Team, Visitors, External Collaborators
Overall Objectives
Research Program
Application Domains
Highlights of the Year
New Software and Platforms
New Results
Bilateral Contracts and Grants with Industry
Partnerships and Cooperations
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Section: New Results

Distributed coding for interactive communication

Information theory, stochastic modeling, robust detection, maximum likelihood estimation, generalized likelihood ratio test, error and erasure resilient coding and decoding, multiple description coding, Slepian-Wolf coding, Wyner-Ziv coding, information theory, MAC channels

Interactive compression scheme for interactive media

Participants : Navid Mahmoudian Bidgoli, Thomas Maugey, Aline Roumy.

We propose a new interactive compression scheme for omnidirectional images and 3D model. This requires two characteristics: efficient compression of data, to lower the storage cost, and random access ability to extract part of the compressed stream requested by the user (for reducing the transmission rate). For efficient compression, data needs to be predicted by a series of references that have been pre-defined and compressed. This contrasts with the spirit of random accessibility. We propose a solution for this problem based on incremental codes implemented by rate adaptive channel codes. This scheme encodes the image while adapting to any user request and leads to an efficient coding that is flexible in extracting data depending on the available information at the decoder. Therefore, only the information which is needed to be displayed at the user’s side is transmitted during the user's request as if the request was already known at the encoder (see Fig. 4). The experimental results demonstrate that our coder obtains a better transmission rate than the state-of-the-art tile-based methods at a small cost in storage. Moreover, the transmission cost grows gradually with the size of the request and avoids a staircase effect, which shows the perfect suitability of our coder for interactive transmission. This work has led to a journal submission and several conference publications. In [25], we have proposed a new framework for evaluating the compression performance of interactive schemes. Indeed, interactive compression schemes can be characterized by tree criteria: the storage cost, the transmission rate and distortion. This contrasts with classical compression scheme, where only transmission rate and distortion are used. 3D-performance evaluation criteria are proposed. In [29], we have proposed to use the geometry to efficiently compress the 3D mesh texture. An interactive coding extension has been presented in [27].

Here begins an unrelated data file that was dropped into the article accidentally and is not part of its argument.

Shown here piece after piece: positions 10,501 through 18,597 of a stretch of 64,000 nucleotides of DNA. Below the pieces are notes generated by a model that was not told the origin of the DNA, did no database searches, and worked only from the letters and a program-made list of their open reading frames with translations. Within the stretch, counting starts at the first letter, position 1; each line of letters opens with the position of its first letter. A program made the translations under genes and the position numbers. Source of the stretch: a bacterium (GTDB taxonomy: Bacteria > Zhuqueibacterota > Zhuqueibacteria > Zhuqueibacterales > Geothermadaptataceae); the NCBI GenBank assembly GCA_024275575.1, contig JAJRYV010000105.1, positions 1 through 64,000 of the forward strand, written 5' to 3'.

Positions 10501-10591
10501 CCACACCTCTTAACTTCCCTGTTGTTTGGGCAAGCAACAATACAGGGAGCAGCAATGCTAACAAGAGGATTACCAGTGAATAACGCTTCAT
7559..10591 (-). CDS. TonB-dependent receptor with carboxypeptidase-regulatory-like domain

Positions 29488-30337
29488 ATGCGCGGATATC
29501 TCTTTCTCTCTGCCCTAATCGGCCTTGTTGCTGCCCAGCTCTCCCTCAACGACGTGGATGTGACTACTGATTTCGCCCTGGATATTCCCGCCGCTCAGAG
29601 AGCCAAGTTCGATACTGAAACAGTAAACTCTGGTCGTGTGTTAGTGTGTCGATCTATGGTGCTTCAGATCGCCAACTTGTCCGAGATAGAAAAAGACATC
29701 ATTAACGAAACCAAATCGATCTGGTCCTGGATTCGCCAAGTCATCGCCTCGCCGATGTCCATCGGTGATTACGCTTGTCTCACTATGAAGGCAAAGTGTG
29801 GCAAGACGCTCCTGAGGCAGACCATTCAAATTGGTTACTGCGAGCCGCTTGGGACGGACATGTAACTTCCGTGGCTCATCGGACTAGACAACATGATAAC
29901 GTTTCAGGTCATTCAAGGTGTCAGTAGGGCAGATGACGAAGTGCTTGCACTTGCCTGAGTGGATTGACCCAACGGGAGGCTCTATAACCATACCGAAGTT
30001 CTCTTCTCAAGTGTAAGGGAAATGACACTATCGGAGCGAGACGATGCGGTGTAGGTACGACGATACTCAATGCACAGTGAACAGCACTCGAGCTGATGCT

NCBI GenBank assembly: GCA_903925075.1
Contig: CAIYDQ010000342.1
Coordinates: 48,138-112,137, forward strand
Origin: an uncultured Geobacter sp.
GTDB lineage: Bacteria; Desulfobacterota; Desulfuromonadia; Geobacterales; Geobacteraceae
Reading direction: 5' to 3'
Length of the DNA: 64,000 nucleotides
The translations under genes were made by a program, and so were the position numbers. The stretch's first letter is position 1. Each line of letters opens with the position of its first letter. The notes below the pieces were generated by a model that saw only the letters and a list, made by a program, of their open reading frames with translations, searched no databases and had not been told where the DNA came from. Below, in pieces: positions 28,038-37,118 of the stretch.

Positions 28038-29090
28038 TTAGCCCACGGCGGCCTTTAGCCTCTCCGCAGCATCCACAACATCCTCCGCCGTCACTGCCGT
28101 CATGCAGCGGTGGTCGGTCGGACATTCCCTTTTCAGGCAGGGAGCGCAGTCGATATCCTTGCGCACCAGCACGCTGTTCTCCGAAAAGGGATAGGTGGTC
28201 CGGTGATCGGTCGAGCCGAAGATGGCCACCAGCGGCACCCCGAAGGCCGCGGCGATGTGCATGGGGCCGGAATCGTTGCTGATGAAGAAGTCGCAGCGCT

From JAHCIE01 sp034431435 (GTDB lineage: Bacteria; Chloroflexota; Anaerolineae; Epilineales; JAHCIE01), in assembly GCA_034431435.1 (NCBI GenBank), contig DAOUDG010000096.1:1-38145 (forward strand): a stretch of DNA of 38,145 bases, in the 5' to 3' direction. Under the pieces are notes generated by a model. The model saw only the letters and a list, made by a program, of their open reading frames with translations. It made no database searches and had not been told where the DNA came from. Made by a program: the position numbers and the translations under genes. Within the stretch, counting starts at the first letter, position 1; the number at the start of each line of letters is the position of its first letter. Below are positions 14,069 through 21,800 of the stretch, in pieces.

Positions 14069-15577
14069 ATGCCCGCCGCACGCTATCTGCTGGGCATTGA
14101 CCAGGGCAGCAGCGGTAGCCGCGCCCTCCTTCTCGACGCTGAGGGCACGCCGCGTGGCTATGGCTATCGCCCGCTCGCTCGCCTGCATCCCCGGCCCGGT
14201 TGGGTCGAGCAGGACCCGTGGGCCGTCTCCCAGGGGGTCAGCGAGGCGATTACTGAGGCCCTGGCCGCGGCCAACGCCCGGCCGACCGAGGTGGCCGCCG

Figure 4. A spherical image and several viewports corresponding to different user's requests.

Reference source positioning for interactive compression

Participants : Thomas Maugey, Mai Quyen Pham, Aline Roumy.

Large databases containing many HD videos or records from sensors over long time intervals, have to be efficiently compressed, to reduce their size. The compression has also to allow efficient access to random parts of the databases upon request from the users. Efficient compression is usually achieved with prediction between data points. However, this creates dependencies between the compressed representations, which is contrary to the idea of random access. Prediction methods rely in particular on reference data points, used to predict other data points, and the placement of these references balances compression efficiency and random access. Existing solutions to position the references use ad hoc methods. We study this joint problem of compression efficiency and random access. We introduce the storage cost as a measure of the compression efficiency and the transmission cost for the random access ability. We show that the reference placement problem that trades off storage with transmission cost is an integer linear programming problem, that can be solved by standard optimizer. Moreover, we show that the classical periodic placement of the references is only optimal in a very restrictive case: namely, when the encoding costs of each data point are equal and when requests of successive data points are made.